The Scientific War: Universities and the First World War
27 March 2014
In 1914, at the outbreak of WWI, universities in Britain and Australia immediately threw themselves behind the war campaign. Approximately 35% of university students in Australia enlisted, and it was initially thought that the universities' contribution would be purely by increasing manpower. It was only when chemical gases began to be used on the Western Front in the first part of 1915 that British High Command realized that the war would be a scientific as well as a soldierly one. And Australia was a step ahead to provide the necessary expertise.
A symposium, War and Peace: Universities and the First World War, to be held at The University of Sydney on the 28th March, will delve into Australian universities' contribution to the first global conflict, exploring the role played by academic expertise, and the legacy of the war, including how it was remembered and commemorated.
The symposium is in conjunction with a University research project titled At War: The University of Sydney and the First World War. Through this project, historians Associate Professor Julia Horne and Dr Tamson Pietsch are uncovering the significant contribution that colonial academia made to the war effort, at a time when the government was investing in educational fields that would come to be highly sought after by the Allied Forces.
"Funded by state governments, and responsive to public calls for training that would be useful to industry and the developing colonial economies, Australian universities had since the 1880s established schools of medicine, engineering, and applied science (such as chemistry), mining and agriculture," said Dr Pietsch.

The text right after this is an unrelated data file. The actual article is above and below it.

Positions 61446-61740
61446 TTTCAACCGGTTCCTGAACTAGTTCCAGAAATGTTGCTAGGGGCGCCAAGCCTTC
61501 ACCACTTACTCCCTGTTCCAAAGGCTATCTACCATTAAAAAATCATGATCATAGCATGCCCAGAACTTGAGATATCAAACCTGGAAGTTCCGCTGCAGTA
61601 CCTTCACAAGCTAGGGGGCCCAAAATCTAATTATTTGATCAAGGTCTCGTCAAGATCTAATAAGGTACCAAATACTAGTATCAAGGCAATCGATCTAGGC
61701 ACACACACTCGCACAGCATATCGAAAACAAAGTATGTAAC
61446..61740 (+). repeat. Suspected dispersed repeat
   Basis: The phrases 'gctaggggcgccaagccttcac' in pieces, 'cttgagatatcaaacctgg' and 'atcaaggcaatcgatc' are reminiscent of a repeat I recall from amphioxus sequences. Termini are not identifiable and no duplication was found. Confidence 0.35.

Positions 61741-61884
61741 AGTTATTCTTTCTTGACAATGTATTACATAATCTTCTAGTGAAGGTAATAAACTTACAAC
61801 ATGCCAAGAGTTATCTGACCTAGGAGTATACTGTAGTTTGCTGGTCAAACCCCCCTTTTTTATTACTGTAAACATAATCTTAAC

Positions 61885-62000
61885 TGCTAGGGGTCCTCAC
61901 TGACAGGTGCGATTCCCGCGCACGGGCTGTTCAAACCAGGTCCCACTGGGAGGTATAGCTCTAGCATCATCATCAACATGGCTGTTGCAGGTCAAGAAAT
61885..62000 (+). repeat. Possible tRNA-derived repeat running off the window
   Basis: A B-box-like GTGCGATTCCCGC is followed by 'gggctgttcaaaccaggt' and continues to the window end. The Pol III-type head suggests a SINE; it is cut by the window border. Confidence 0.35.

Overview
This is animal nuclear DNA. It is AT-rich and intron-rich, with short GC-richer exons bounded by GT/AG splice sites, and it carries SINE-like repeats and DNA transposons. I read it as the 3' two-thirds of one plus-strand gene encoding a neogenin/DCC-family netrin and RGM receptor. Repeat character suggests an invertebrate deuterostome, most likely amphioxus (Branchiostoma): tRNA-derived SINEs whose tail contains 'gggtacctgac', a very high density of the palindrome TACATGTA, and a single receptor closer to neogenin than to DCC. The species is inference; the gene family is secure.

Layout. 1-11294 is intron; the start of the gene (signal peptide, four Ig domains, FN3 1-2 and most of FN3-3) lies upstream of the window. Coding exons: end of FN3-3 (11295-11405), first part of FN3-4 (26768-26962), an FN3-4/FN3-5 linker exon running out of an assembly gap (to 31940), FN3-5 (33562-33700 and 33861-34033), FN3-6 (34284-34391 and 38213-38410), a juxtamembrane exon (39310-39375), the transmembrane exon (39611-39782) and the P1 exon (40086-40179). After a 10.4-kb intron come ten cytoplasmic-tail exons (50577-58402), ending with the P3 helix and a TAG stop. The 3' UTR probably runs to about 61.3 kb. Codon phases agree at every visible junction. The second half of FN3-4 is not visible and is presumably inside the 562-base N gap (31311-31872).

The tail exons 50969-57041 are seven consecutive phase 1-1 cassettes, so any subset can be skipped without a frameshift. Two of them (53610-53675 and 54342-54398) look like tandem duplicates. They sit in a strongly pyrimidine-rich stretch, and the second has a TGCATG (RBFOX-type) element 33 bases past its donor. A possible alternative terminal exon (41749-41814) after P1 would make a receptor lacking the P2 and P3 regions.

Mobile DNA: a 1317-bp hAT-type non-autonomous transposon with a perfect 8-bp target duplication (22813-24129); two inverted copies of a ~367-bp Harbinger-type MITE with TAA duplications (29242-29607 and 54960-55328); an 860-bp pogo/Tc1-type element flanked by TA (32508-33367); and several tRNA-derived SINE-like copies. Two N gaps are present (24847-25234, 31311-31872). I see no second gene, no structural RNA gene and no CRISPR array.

"This was exactly the kind of expertise that was crucial to the war effort."
"Chemists were needed for the production of dyes, explosives, drugs and poison gas; physicists and mathematicians for submarine detection, sound-ranging and aircraft design; geographers for map-making; and bacteriologists for sanitation and the treatment of wounds," said Dr Pietsch.
With so much upheaval during the war, there were of course lasting changes that resulted, both on campus and abroad. One of these changes was the growth in womens' involvement at Australian universities.
"While new educational opportunities for women meant many more were beginning to enrol at university before the war began, after 1915, their presence increased around the university—in lectures, in the library, even on the sporting field—as men went off to war," said Associate Professor Julia Horne.
Some further positive legacies were the increased scholarly connections between Britain and Australia, and a positive shift towards increased research funding.
"The war underlined to government the importance of scientific research," said Dr Pietsch, "creating the incubator for the predecessor of the CSIRO (the Australian Advisory Council of Science and Industry est. Jan 1916) and the beginnings of government support for research."
When: 9.30am - 7.30pm, Friday 28 MarchWhere: St Paul's College, University of Sydney
Cost: Registration essential, general $50, students $25